Old Honda Civic Type R sells for an incredible $127,000

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Words: Matthew Hansen
15 Sep 2020

While most of the focus has been on things like Nissan Skyline GT-Rs and Toyota Supras, the increasing prices of old-school Japanese performance cars is hitting Hondas hard, too.

Initially, crazy prices on Hondas was a uniquely American thing. But now the trend appears to be in full swing in Japan, following the six-figure sale earlier this year of a first-generation ‘EK9’ Type R. And now another old Type R has broken the six-figure barrier.

Before we dig into it, a brief history lesson. Back in 2007 Honda in Japan, with its friends at tuning company Mugen, decided to make a stripped back, hardened, tweaked track-focused, limited edition version of the Japanese domestic market Civic Type R — the four-door ‘FD2’.

They called it the Mugen RR, and it implemented a heap of tech that was ahead of its time — particularly for something based on a humble Civic. Carbon fibre panels and an aluminium bonnet carved off weight. A wider track, a sticker Bridgestone compound, and five-way adjustable suspension gave its footprint more stability.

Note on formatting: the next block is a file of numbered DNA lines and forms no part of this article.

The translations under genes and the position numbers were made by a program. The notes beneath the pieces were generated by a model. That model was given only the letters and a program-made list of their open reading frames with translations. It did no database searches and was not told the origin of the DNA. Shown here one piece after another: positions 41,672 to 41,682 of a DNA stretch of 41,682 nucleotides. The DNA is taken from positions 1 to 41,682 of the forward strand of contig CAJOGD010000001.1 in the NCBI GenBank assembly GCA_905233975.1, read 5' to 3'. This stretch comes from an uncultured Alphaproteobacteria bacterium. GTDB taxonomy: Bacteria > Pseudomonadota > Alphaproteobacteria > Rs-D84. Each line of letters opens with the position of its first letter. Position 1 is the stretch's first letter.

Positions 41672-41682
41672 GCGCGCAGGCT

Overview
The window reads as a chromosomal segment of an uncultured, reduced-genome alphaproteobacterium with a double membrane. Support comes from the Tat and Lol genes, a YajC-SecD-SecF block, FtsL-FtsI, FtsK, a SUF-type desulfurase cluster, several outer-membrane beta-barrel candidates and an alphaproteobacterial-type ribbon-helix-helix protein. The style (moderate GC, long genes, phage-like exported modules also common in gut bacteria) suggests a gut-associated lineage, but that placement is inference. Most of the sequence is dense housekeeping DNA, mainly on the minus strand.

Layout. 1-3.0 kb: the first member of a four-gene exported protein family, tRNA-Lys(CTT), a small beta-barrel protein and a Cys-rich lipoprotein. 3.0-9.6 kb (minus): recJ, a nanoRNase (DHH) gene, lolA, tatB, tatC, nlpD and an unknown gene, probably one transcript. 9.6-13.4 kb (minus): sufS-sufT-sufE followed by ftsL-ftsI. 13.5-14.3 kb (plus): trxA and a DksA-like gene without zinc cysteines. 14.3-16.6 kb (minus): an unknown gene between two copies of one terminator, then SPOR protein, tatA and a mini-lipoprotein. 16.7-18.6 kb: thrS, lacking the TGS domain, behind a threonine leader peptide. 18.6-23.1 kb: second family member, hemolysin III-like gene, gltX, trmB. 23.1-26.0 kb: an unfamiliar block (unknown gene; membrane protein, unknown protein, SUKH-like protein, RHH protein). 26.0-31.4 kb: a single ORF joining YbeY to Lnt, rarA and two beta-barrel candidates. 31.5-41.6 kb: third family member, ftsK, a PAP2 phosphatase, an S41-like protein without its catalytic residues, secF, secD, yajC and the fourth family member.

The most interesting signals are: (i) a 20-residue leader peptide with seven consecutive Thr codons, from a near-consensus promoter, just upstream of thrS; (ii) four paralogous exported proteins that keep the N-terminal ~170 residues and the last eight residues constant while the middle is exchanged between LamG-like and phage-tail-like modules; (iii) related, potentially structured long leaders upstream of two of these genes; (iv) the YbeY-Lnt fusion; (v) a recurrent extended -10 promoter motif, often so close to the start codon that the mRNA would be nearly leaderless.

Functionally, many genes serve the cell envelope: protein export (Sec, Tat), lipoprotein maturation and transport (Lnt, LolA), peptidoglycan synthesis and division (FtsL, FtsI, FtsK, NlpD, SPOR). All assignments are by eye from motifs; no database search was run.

There was a 12kW power bump, too, via new camshafts, stiffer valve springs, a ram air intake, and a dual exhaust system among other changes. This made for an overall output of 177kW. And if you wanted to stop for some reason, it had new slotted brake discs too — complemented by carbon fibre cooling ducts up front.

I bring all this up to underline that the RR wasn’t just a lick of paint (each did come exclusively in Milano Red, mind you). Just 300 were produced and, according to reports from the period, they were all sold out online in just 10 minutes.

Anyway, a sharp-looking 2007 Mugen RR [pictured] with 40,000km on the odometer went up for auction in Japan yesterday. When the virtual gavel dropped, it emerged with a sold price of ¥9,020,000 — or $127,777. That’s well over the price of two current Civic Type R ‘FK8s’ put together, and enough to buy five normal Civic Type R FD2s with a bit of change for oil.

What makes the sales price particularly stunning is that it wasn’t exactly the nicest example. Auctioneers deemed it to have a body grade of 3 (according to the car’s documents the body it littered with little imperfections) and an interior grade of D. What’s more, that price isn’t inclusive of any taxes or shipping fees.

Once those are factored in, the overall price should be well over $130,000.


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